Sylvia Plath’s poetry gives us an insight into the bell jar of depression. This is especially true in the poems ‘Finistere’, ‘The Arrival of the Bee Box’ and ‘Elm’
‘Finistere’ is a landscape poem describing the landscape of ‘Land’s End’. This is a metaphor for Plath’s depression and ‘Lands End’ refers to how Plath feels like she can never come back from this place. This is a disturbing image compared to how weak she is ‘knuckled and rheumatic’. She doesn’t want to go on, she doesn’t know how to get back from this place. Plath cannot even find refuge in religion because ‘Our Lady is three times life size’ and she is wearing ‘marble skirts’. She is ignoring the prayers of the fishermen because to her they are only annoying insects that don’t need to be listened to. This is a scary image because Plath has no one to turn to in her time of need when she cannot find a way.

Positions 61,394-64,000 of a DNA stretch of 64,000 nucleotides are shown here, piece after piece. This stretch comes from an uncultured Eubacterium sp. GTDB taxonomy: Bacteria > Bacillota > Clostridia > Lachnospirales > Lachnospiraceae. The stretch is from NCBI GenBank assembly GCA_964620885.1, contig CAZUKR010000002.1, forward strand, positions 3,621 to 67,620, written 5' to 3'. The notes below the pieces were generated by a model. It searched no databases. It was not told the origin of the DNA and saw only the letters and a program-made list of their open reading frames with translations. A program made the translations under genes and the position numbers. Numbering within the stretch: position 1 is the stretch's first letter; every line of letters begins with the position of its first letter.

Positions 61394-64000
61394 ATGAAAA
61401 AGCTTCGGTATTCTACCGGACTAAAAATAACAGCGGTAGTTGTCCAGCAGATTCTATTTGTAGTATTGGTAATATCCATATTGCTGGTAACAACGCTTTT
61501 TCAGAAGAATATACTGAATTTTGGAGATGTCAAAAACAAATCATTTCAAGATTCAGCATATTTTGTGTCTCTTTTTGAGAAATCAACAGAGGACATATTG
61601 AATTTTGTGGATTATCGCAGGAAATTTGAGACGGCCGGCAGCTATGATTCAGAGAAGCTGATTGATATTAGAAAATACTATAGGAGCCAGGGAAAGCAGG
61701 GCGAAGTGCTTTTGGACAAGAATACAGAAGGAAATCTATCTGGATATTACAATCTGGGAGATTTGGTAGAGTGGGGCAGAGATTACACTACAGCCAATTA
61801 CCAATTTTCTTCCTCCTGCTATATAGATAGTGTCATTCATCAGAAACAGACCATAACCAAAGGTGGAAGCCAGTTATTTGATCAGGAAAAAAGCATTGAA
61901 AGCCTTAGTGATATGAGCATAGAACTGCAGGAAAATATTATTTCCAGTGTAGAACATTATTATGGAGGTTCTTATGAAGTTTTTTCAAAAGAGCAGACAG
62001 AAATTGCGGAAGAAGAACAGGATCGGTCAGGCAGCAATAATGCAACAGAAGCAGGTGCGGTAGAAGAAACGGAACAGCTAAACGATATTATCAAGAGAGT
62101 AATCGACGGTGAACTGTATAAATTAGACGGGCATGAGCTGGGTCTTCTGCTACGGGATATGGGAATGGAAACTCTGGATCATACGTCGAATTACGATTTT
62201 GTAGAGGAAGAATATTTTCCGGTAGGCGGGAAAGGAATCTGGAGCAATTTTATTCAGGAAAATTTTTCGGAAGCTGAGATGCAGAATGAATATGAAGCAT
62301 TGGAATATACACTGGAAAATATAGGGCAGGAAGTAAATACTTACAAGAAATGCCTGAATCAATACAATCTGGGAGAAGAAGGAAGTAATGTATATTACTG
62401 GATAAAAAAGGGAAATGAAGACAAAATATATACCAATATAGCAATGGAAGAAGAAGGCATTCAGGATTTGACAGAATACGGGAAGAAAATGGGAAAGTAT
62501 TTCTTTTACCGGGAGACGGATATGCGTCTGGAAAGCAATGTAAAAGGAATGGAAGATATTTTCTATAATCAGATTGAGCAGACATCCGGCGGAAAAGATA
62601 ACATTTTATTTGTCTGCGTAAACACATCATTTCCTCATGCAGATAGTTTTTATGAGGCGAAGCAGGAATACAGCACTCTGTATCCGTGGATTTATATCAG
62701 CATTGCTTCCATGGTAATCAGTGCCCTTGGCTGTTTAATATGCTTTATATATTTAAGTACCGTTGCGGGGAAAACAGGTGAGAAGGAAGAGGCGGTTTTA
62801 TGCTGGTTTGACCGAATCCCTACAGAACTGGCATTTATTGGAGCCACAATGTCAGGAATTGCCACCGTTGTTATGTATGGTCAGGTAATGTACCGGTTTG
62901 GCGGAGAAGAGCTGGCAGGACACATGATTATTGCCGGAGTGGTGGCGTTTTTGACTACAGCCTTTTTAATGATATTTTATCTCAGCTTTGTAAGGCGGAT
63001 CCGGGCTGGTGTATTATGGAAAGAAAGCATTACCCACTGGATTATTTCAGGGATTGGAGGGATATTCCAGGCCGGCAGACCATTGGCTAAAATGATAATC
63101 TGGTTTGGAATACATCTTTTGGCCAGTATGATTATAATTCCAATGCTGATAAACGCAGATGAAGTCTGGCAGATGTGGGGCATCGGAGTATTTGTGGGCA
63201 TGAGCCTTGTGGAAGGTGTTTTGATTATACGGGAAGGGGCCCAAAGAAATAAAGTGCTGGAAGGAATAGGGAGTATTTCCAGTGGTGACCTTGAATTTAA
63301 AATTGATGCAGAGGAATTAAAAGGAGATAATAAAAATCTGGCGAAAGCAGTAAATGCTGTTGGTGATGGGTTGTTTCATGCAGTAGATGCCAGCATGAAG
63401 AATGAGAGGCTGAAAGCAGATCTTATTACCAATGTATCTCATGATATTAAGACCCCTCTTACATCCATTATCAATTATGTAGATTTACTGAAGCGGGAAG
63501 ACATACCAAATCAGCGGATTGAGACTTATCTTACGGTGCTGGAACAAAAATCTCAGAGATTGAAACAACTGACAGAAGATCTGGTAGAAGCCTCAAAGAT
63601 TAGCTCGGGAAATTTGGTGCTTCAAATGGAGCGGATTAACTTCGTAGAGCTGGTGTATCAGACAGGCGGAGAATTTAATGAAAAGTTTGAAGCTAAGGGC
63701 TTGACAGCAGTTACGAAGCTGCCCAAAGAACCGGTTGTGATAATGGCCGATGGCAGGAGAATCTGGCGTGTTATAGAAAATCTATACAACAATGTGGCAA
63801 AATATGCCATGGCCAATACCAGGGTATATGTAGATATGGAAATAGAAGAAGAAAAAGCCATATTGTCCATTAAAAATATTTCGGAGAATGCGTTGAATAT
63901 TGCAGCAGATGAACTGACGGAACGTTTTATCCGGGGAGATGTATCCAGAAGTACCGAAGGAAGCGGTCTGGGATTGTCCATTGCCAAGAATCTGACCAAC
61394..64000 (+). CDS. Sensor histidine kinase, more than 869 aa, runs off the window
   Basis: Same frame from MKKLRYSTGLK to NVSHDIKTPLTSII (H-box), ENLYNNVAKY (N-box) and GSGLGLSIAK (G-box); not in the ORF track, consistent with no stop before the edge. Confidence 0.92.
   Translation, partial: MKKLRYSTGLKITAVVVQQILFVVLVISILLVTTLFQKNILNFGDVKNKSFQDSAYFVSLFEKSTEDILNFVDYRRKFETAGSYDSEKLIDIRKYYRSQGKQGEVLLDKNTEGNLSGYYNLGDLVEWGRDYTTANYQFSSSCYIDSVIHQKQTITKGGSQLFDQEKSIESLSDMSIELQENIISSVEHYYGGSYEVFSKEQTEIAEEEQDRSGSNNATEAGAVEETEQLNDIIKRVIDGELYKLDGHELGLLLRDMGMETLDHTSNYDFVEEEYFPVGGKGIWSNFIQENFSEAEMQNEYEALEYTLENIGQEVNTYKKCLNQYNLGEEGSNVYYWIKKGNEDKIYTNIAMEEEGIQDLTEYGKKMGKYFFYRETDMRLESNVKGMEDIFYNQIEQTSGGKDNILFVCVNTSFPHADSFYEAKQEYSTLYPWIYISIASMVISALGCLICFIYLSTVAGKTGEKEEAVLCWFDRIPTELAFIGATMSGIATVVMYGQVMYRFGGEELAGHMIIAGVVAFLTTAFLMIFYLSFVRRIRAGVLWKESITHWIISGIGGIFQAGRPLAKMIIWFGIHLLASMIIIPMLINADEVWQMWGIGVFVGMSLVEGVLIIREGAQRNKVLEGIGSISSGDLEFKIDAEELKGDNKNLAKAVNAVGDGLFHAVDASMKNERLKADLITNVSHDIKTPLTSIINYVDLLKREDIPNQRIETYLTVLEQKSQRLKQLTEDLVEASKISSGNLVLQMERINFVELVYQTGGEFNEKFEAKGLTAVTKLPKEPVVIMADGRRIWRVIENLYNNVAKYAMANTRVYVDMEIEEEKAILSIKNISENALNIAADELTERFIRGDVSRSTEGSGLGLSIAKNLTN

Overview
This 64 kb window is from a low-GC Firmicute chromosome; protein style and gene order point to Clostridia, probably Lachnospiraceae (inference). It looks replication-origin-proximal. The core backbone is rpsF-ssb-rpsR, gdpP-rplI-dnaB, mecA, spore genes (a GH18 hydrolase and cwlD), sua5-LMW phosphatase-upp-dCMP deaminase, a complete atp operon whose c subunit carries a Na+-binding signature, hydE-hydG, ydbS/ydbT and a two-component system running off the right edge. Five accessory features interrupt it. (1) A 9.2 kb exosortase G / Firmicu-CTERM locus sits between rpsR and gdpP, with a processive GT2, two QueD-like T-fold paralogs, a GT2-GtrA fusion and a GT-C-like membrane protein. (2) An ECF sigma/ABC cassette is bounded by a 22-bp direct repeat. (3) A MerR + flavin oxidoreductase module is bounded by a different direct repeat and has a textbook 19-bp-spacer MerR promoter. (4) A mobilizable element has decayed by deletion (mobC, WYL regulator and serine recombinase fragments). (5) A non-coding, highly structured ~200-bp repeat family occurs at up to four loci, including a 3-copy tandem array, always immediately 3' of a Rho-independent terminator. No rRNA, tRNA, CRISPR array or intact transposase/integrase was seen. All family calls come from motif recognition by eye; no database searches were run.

We do see a sign of hope however, when she talks about the quaint coastal village that is ‘tropical and blue’ but the sea is still a dangerous and gloomy place. Plath dreams of tasting’ such a life but she has never experienced it herself.
‘The Arrival of the Bee Box’ is a poem about Plath’s repressed emotions and the dread of what might happen if she gives way to her depression. The ‘bee box’ is a metaphor for her depression and how it is uncontrollable. The word ‘I’ is used throughout the poem to show that Plath is referring to her own personal feelings and how she blames herself for her illness, ‘I ordered this’. Plath is terrified of what might happen if the metaphorical bees escape, but she can have solace knowing that ‘the box is locked’. The hum and ‘noise’ makes her feel afraid of the bees and what they might do, but also of what might happen if her depression reappears again. Plath uses a five-line verse throughout the poem whish makes the final stanza stand out as it is only one line ‘The box is only temporary’. This is worrying to the reader as we don’t know if Plath’s planning to get...